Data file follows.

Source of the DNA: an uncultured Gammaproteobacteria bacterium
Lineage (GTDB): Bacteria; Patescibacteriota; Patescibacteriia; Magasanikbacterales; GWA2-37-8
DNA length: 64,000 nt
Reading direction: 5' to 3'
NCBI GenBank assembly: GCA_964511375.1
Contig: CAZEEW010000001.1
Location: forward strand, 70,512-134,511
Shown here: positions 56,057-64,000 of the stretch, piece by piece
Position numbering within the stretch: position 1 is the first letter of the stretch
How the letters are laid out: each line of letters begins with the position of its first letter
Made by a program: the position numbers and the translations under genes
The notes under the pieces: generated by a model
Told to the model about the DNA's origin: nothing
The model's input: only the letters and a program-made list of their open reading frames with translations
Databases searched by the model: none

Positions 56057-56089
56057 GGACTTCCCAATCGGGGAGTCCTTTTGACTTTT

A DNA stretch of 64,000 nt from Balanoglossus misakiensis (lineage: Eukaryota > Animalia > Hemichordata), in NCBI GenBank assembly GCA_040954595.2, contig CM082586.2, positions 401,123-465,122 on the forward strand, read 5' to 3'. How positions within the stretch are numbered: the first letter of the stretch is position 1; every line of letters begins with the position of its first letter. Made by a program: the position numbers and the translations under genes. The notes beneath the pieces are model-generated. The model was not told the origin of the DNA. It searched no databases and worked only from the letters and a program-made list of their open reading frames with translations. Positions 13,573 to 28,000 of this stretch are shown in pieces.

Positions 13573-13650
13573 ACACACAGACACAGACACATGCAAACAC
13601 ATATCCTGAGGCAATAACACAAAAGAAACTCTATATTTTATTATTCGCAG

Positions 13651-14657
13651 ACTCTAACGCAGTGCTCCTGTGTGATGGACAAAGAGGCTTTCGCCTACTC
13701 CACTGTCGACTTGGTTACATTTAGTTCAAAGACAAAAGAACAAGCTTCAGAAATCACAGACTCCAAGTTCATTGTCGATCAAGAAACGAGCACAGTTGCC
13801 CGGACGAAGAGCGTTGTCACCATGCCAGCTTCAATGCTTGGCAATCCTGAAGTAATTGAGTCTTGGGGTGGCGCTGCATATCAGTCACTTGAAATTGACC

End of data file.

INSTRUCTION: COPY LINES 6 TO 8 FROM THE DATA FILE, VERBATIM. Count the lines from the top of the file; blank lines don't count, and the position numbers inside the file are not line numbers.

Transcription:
Contig: CAZEEW010000001.1
Location: forward strand, 70,512-134,511
Shown here: positions 56,057-64,000 of the stretch, piece by piece